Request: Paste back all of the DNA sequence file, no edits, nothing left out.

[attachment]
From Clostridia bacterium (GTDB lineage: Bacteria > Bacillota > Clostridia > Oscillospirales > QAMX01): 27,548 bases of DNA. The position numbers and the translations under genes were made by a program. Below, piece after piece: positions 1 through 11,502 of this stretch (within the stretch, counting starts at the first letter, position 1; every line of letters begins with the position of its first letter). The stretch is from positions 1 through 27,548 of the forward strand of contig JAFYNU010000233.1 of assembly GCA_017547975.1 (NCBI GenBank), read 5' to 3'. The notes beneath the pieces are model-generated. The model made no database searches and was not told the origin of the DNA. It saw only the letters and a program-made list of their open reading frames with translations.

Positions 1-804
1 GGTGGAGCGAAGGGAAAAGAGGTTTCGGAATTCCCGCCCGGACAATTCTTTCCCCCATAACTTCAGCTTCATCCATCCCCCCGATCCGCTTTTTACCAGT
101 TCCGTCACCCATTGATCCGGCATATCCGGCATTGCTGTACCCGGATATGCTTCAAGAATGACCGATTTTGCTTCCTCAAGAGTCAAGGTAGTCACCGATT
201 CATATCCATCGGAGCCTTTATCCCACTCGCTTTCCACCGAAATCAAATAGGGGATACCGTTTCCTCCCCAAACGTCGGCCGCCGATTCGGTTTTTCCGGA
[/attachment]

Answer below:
From Clostridia bacterium (GTDB lineage: Bacteria > Bacillota > Clostridia > Oscillospirales > QAMX01): 27,548 bases of DNA. The position numbers and the translations under genes were made by a program. Below, piece after piece: positions 1 through 11,502 of this stretch (within the stretch, counting starts at the first letter, position 1; every line of letters begins with the position of its first letter). The stretch is from positions 1 through 27,548 of the forward strand of contig JAFYNU010000233.1 of assembly GCA_017547975.1 (NCBI GenBank), read 5' to 3'. The notes beneath the pieces are model-generated. The model made no database searches and was not told the origin of the DNA. It saw only the letters and a program-made list of their open reading frames with translations.

Positions 1-804
1 GGTGGAGCGAAGGGAAAAGAGGTTTCGGAATTCCCGCCCGGACAATTCTTTCCCCCATAACTTCAGCTTCATCCATCCCCCCGATCCGCTTTTTACCAGT
101 TCCGTCACCCATTGATCCGGCATATCCGGCATTGCTGTACCCGGATATGCTTCAAGAATGACCGATTTTGCTTCCTCAAGAGTCAAGGTAGTCACCGATT
201 CATATCCATCGGAGCCTTTATCCCACTCGCTTTCCACCGAAATCAAATAGGGGATACCGTTTCCTCCCCAAACGTCGGCCGCCGATTCGGTTTTTCCGGA